• Beyond dairy, sources like leafy greens and almonds provide the calcium our eyes need.10


Magnesium, often associated with muscles, offers surprising benefits for our eyes. By promoting improved circulation, it ensures a fresh supply of nutrients and waste removal in the eyes. Magnesium also acts as a guardian against conditions like glaucoma by regulating eye pressure and preventing inflammation-related issues.

Sources of magnesium

  • Leafy greens, nuts, seeds, whole grains, and dark chocolate are all delicious sources of magnesium.11


Iron, often known for its blood-related role, is a key player in maintaining healthy eyes. Facilitating oxygen delivery ensures that our eyes receive the vital oxygen they need to function optimally. Additionally, iron serves as a protective shield against anaemia-related symptoms that can affect our eyes, such as dryness and blurred vision. 

Sources of Iron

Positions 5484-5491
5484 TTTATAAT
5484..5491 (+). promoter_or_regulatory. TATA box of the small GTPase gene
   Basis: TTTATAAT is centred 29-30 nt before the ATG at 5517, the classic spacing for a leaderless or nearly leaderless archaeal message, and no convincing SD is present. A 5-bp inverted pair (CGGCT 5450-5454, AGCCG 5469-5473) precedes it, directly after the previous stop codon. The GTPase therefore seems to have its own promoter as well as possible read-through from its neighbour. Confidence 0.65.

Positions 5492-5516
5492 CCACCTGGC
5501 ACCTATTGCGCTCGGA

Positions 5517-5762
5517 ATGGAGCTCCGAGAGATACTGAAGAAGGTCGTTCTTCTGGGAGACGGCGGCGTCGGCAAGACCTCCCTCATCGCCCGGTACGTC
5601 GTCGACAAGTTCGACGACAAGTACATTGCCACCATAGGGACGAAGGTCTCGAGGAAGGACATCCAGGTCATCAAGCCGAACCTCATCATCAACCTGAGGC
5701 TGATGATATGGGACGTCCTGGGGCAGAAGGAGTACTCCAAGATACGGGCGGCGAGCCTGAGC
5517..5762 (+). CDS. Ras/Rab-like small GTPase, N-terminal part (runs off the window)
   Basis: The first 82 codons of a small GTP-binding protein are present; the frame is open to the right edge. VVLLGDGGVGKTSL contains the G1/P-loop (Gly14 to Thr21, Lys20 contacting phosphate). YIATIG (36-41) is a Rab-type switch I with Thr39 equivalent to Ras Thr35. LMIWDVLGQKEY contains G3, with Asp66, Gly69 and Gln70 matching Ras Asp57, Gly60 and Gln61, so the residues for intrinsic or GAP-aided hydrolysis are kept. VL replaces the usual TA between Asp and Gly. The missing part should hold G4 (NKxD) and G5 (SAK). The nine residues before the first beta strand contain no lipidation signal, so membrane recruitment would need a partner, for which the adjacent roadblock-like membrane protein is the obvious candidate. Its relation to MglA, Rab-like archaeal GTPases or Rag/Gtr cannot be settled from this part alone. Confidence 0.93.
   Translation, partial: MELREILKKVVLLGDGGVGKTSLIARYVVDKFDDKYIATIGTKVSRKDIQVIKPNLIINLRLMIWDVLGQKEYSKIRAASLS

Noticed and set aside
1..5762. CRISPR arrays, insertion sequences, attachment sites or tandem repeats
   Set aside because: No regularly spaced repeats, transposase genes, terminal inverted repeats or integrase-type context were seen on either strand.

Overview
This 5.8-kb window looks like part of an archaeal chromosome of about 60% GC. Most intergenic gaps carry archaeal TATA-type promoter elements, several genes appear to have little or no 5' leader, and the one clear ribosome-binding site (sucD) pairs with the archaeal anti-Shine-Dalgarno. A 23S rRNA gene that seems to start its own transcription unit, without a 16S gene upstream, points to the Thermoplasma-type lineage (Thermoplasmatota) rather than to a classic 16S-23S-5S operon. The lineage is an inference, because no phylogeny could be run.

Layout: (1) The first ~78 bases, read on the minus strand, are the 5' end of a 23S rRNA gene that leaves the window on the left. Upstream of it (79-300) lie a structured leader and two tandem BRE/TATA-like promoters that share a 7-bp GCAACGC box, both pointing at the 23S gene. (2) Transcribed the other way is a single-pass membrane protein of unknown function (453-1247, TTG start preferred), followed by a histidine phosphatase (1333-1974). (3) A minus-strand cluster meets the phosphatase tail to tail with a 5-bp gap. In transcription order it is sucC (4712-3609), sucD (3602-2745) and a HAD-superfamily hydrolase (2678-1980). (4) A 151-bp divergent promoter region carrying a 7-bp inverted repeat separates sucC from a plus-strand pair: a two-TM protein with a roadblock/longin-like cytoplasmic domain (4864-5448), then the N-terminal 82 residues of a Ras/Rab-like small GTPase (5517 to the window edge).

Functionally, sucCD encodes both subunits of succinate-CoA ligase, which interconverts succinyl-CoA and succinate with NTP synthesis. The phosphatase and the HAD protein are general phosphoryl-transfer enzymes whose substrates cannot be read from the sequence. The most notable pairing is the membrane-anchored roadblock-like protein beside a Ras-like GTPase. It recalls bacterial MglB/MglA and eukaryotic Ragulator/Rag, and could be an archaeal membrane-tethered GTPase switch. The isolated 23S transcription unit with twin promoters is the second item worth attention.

• Including iron-rich foods like lean meats, fish, beans, and lentils in our diet supports eye health and prevents anaemia-related issues, enabling our eyes to maintain clear vision and vitality.12

Do you need mineral supplements?

When it's about taking care of your eyes, you might wonder if mineral supplements are a must. Having a balanced diet with important minerals is crucial for good health, but whether you need supplements depends on you. If you eat a mix of different foods, you're likely getting the minerals your eyes need. But sometimes, things like certain diets, health issues, trouble absorbing nutrients as you age, or advice from doctors might mean you could use extra mineral supplements. If you think you might not be getting enough or need help deciding, it's a good idea to talk to a doctor before adding supplements. 


In the journey to achieve vibrant eye health, minerals step forward as indispensable partners, presenting a range of advantages for our vision. Zinc, selenium, calcium, magnesium, and iron come together in a synergistic alliance, contributing to different facets of ocular wellness. Their roles span from improving night vision to safeguarding against anaemia-related issues, showcasing their multi-dimensional and vital importance.

Central to nurturing healthy eyes is a well-balanced diet teeming with these essential minerals. When combined with antioxidants such as vitamins A and C, they act as guardians against oxidative harm inflicted upon the lens and retina.